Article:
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FORUMS Canon Cameras, Lenses & Accessories Canon EOS Digital Cameras 
Thread started 04 Dec 2017 (Monday) 13:27
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Canon 6D not producing sharp pictures!

 
Oksana ­ Gereaue
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Dec 04, 2017 13:27 |  #1

Soembody please help! I switched from rebelt5 to a Canon 6d (fullframe) in hopes of getting sharper, crisper pictures. I've seen amazing photos of other people's 6d results, however mine is not producing those results. What is the problem? Is it the settings? Why am I not achieving sharp photos? I'm overwhelmed with frustration. Here are some pictures of my dogs with those 'horrible results'. First one their noses are blurry/out of focus, 2nd one one dog is in focus the other is out. They were taken with 50mm prime f/1.8


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gjl711
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Post edited over 1 year ago by gjl711.
     
Dec 04, 2017 13:32 |  #2

Your not seeing out of focus but narrow depth of field. Though you will get better sharpness from a full frame camera in part due to the larger image sensor one negative is when framing an image the same way between a crop and FF camera, the DOF is significantly less.

So why shoot at f/1.8? For those two images you could have shot at f/8 and significantly increased your DOF.


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MalVeauX
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Dec 04, 2017 13:44 |  #3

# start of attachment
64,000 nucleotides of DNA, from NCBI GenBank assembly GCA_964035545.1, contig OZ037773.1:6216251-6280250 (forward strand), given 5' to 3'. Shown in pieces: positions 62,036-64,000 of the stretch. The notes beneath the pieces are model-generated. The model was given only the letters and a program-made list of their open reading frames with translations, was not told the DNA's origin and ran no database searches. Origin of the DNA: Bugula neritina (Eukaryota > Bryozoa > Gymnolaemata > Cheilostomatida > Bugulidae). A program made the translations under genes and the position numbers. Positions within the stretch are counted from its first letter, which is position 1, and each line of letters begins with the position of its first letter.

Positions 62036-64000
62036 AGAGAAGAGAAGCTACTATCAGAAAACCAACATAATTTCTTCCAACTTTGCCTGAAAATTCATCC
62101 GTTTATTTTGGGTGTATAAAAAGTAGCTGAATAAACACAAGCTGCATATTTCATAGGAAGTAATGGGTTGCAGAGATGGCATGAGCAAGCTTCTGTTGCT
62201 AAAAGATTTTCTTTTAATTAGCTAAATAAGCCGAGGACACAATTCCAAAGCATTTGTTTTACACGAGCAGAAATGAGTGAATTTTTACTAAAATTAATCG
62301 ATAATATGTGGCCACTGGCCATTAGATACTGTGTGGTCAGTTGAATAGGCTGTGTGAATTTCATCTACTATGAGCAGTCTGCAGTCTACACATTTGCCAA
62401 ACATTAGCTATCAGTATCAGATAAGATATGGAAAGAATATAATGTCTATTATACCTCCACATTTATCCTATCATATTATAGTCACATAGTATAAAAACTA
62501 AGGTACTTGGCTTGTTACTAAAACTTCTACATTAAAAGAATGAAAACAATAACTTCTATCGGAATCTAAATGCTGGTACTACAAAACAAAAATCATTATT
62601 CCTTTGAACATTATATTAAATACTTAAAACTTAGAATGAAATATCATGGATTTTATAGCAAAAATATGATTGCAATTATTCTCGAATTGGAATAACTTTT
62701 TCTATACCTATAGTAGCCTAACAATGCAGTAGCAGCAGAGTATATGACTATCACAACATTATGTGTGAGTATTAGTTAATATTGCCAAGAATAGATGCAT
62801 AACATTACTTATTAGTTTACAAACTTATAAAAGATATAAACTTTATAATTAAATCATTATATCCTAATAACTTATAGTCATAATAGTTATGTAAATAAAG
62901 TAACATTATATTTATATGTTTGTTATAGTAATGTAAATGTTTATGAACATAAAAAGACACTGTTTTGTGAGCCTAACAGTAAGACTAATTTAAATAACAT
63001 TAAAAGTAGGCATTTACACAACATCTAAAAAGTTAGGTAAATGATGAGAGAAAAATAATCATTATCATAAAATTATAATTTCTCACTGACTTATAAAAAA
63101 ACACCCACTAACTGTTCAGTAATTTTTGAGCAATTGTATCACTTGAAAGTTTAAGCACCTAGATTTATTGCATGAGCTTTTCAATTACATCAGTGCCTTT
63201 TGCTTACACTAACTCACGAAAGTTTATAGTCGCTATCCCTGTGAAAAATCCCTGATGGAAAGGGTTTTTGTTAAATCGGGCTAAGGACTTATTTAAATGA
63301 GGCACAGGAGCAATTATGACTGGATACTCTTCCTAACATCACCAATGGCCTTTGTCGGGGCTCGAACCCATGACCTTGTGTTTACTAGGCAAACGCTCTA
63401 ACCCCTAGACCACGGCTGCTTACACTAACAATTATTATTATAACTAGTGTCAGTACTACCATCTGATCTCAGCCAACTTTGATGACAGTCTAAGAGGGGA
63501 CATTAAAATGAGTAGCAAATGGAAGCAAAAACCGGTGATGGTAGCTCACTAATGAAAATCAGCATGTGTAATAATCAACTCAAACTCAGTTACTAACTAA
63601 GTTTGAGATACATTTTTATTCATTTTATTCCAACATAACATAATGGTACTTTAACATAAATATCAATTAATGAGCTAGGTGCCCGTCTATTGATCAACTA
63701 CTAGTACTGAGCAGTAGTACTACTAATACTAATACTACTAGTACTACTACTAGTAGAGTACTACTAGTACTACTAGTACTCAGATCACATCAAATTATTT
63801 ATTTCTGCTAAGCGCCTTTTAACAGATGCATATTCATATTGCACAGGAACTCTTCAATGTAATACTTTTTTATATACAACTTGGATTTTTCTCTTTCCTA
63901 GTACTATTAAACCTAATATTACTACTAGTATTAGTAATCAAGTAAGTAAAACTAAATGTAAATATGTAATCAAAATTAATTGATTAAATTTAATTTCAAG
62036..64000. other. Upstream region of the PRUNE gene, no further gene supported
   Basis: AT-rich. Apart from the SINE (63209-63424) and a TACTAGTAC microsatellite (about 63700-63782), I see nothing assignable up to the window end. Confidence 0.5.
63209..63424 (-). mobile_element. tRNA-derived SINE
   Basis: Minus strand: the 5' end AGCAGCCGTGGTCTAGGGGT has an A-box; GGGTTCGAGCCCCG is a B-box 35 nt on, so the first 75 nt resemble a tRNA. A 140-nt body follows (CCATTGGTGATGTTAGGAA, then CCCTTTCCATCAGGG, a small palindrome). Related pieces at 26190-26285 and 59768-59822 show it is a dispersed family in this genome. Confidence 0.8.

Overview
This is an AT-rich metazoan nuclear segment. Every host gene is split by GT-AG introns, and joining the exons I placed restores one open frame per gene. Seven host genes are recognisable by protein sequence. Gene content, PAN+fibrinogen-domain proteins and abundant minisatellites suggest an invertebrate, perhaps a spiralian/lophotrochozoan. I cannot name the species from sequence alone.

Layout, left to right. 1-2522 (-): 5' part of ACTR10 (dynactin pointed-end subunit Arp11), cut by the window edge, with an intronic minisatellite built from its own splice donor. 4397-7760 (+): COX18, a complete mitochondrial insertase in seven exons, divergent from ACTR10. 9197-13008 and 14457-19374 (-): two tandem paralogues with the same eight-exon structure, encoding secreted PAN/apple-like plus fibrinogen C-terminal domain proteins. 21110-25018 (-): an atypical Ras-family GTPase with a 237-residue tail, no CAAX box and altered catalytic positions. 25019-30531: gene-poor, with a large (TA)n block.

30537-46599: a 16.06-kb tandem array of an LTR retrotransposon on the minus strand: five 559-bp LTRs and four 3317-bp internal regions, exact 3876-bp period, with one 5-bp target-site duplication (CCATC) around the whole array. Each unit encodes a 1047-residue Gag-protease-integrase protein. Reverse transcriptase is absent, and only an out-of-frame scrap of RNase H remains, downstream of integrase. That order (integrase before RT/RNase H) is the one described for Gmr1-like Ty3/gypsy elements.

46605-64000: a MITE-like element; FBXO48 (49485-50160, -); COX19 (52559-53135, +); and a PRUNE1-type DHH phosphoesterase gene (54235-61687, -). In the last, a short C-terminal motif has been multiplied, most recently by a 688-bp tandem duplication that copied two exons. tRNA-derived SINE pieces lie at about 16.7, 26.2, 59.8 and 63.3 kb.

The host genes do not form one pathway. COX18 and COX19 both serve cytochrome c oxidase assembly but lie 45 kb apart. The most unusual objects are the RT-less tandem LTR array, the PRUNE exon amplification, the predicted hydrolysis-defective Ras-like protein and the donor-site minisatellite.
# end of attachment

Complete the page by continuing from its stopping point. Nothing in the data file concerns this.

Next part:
Nothing wrong with your equipment.

You just need to take a step back and learn more about the exposure triangle, depth of field, and what all those attributes effect.

Everything you see here is user error I'm afraid. The first image you're at F1.8 at what is likely 2 feet or less from the subject's, so the depth of field is less than an inch probably. In the 2nd, your focus point was on the wall/branch behind the dogs, not on the dogs, and again at F1.8 depth of field wasn't sufficient to include them in the area in focus.

So rest assured, your equipment is fine.
Just brush yourself up some and you'll be good to go.

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Dec 04, 2017 13:51 |  #4

Also, make sure that you use a single focus point chosen manually so the camera will focus on what you want rather than what it thinks you want.


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Bassat
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Dec 04, 2017 13:54 |  #5

Research the topic "depth of field".
Play with the numbers here: http://www.dofmaster.c​om/dofjs.html (external link)

Your 6D is working fine. So is your 50mm f/1.8 lens. This effect is something a lot of shooters strive for. Some folks actually like it. I am not one of them. To my tastes, lots of folks way overdo this kind of stuff, end up with photos like the two you posted, and brag about how good they (the shooter and the photo) are.

To get both dogs in focus in a shot like #1, you'll need the smallest aperture you can get. Even f/22 may not be enough. The answer is wider (small focal length number) lens such as a 24mm, or possibly even wider.

To get both dogs in focus in a shot like #2, you'll need f/5.6 to f/8, I'm guessing.

Managing depth of field is the photographer's job. You will love this aspect of photography once you master it. Happy shooting.




  
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saea501
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Dec 04, 2017 14:06 |  #6